Quite often frontend developers work using modular architecture that can be used to organize patterns in the design system. Approach with care and a critical mindset, but definitely do not ignore what already exists.

If modular frontend architecture exists, categorize your patterns in the inventory using categories from the architecture.

Take patterns collected from products and group them into categories. For example, if the lowest level of the frontend architecture is an element then collect all the buttons and place them under a category ‘element button’. You might also want to document links to all the styling files associated with a given element. Not only will you communicate with frontend developers in the same language, you’re also showing the full scope of the inconsistencies.

if there is no modular frontend architecture, categorize patterns in the inventory

Even if there’s no modular fronted architecture in your ecosystem, you have to categorize all the patterns collected in the inventory. You don’t have to make the decision about the overall architecture of your design system just yet. Simply find the common categories for elements (buttons, form fields, sign-up forms…), so the team and stakeholders can quickly notice where the inconsistencies exist.

2. Create the Colors Inventory

A typical source of design inconsistency is the set of colors used across the product portfolio. For example, the inventorization of colors at this organization showed a massive redundancy slowing down the development process. 116 colors variables with 62 shades of gray were used before the emergence of its design system.

Collecting the variables through screenshots and asking developers to identify them from codes will provide us with the tools to consolidate them when we streamline the design system.

Additionally, taking note of the number of places where a particular color appears is also important.

3. Create the Typography Inventory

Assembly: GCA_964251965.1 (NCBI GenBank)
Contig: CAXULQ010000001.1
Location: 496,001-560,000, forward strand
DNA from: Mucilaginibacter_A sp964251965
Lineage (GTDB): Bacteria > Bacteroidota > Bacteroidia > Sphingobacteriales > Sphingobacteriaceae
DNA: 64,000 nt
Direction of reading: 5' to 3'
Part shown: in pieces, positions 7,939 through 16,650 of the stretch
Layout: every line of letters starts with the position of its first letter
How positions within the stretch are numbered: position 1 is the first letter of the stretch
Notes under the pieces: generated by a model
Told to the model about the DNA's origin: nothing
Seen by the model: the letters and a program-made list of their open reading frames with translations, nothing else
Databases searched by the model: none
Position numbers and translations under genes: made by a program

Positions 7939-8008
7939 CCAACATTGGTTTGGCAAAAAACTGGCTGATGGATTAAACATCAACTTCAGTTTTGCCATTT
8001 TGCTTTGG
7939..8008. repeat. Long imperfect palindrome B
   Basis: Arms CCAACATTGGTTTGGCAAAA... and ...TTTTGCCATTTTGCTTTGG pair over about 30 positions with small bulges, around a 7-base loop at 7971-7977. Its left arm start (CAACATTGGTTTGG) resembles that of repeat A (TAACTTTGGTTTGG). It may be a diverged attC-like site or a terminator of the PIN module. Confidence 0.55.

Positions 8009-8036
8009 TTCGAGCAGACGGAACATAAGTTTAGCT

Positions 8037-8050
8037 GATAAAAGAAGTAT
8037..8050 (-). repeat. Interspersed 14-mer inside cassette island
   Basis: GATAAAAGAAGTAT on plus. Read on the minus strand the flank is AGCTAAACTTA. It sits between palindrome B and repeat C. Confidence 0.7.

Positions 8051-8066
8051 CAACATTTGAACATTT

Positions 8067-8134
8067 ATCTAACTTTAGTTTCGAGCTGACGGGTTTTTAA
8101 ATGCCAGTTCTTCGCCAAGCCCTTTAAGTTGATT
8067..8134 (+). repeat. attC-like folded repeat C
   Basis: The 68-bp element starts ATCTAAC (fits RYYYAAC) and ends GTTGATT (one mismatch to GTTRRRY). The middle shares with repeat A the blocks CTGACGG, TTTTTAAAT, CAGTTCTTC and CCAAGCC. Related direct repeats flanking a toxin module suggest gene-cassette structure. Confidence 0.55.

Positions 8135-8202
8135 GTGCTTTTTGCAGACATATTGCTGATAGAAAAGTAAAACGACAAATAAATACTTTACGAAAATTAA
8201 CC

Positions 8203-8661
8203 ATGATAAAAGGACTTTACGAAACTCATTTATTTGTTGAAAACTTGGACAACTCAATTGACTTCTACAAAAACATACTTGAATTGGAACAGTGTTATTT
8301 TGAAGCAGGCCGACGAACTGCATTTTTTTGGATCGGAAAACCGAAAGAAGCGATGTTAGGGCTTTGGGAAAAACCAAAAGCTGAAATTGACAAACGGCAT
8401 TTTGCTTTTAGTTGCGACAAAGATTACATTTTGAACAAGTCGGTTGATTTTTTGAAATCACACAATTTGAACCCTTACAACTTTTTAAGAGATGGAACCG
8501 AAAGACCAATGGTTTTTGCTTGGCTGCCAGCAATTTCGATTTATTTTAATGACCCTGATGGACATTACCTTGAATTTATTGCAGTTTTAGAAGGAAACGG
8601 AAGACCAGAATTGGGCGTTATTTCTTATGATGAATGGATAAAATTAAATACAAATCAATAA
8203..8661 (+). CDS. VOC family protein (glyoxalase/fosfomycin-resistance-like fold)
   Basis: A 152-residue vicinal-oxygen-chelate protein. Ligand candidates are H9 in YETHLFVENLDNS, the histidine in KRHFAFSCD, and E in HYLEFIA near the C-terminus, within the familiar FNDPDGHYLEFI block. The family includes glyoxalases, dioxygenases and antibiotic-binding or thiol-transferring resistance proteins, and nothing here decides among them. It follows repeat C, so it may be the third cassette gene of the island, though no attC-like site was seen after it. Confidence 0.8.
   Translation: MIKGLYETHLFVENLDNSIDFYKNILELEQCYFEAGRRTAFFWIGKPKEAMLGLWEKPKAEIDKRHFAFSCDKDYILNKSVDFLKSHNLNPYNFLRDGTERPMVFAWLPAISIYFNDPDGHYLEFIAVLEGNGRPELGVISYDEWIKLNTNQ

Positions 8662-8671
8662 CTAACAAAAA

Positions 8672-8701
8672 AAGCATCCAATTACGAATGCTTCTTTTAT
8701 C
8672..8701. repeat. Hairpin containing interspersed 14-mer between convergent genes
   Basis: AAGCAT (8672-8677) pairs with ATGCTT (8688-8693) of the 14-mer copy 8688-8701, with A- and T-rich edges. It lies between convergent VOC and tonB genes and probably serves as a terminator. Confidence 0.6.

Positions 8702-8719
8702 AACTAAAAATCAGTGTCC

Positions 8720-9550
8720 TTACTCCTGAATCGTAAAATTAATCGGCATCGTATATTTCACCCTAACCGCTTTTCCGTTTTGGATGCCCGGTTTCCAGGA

In a complex project, typography can quickly get out of hand. Lack of consistent typographic scale used across the project makes the information architecture convoluted and hard to understand for users, while it also increases the cost of product maintenance due to fragmentation of code. By creating inventory for text styles, you show your team and stakeholders where styles become inconsistent.

  • Walk through the UI and check all the text styles through a browser console. You can ask the developer’s help for this.
  • Take notes of any inconsistencies of text styles in one project.
  • Form a typographic scale by ordering text styles in the order of the informational importance (from the biggest level of heading to the smallest level of text). Create multiple scales if necessary.

4. Create the Icons Inventory

Icons provide the necessary context for user experience and speed up the recognition of key actions in most of the interfaces. Inconsistent usage of icons can lead to extreme confusion of users and increase the maintenance cost. By creating an inventory of icons, you can help your team and stakeholders understand the pain of not having a design system in place.

Identify all the icon libraries used across the product. Mark inconsistencies across the icons (e.g. two icons from different families used in one UI, two similar icons assigned to different actions, two different icons assigned to the same action etc.)

Check if there are different ways of implementing icons across the product portfolio

There are multiple ways to use icons. Inline SVGs, SVGs as data-urls, icon fonts – talk to the development team, or browse through the code to understand which methods are used in your design and development ecosystem. If different methods are in use, it’s worth taking a note since this is likely to increase inconsistencies and further slow down the software development process. You can learn about different methods of implementing icons and their efficiency, here.

5. Create the Space Inventory

Space is the key ingredient of any UI and designers and developers have to manage it efficiently. Add to your inventory different kinds of grids used across the products and perhaps also dive deep into paddings in the containers to understand any inconsistencies. List and document grid systems used across the product portfolio (if there are any).